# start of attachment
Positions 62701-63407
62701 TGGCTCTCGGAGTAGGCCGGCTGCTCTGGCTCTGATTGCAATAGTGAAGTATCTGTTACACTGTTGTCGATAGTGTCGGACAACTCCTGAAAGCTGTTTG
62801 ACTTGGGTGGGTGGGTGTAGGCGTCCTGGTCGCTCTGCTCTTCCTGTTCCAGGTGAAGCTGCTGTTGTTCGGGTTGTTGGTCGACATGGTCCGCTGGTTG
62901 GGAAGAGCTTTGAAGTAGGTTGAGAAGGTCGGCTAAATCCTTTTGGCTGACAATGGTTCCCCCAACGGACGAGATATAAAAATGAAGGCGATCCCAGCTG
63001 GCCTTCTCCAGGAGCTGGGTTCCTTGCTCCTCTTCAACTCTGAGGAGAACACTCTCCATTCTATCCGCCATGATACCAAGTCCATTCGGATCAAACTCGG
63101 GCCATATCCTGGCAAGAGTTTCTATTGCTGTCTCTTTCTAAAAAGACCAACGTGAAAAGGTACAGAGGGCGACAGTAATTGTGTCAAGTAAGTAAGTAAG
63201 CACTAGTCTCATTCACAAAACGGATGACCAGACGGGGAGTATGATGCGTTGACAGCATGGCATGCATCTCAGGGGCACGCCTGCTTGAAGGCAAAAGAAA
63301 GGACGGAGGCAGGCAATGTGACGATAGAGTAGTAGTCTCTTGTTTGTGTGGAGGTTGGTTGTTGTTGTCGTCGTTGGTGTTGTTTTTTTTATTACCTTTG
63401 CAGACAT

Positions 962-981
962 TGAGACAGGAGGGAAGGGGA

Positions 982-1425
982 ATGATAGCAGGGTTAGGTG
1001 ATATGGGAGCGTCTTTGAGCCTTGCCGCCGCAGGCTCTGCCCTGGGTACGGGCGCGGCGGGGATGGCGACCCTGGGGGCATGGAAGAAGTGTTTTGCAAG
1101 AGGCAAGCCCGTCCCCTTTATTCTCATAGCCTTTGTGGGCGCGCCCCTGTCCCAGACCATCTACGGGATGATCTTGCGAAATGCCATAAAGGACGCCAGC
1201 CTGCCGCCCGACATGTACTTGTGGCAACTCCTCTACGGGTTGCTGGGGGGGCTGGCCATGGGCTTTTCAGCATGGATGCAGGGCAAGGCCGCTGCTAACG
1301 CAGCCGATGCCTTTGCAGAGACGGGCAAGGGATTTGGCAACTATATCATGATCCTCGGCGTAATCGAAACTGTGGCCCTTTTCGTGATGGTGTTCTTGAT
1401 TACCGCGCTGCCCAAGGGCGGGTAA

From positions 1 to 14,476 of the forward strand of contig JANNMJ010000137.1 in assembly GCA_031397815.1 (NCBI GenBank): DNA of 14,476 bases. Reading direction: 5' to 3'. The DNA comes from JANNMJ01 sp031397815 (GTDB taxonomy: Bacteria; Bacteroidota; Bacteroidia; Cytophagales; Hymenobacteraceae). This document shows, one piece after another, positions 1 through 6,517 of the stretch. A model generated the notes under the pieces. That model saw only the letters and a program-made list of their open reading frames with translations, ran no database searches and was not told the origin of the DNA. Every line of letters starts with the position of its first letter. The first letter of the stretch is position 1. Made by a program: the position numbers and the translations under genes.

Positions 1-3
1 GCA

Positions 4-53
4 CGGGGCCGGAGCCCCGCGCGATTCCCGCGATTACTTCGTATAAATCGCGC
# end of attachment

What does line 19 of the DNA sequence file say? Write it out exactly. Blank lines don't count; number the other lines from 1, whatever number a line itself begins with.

From positions 1 to 14,476 of the forward strand of contig JANNMJ010000137.1 in assembly GCA_031397815.1 (NCBI GenBank): DNA of 14,476 bases. Reading direction: 5' to 3'. The DNA comes from JANNMJ01 sp031397815 (GTDB taxonomy: Bacteria; Bacteroidota; Bacteroidia; Cytophagales; Hymenobacteraceae). This document shows, one piece after another, positions 1 through 6,517 of the stretch. A model generated the notes under the pieces. That model saw only the letters and a program-made list of their open reading frames with translations, ran no database searches and was not told the origin of the DNA. Every line of letters starts with the position of its first letter. The first letter of the stretch is position 1. Made by a program: the position numbers and the translations under genes.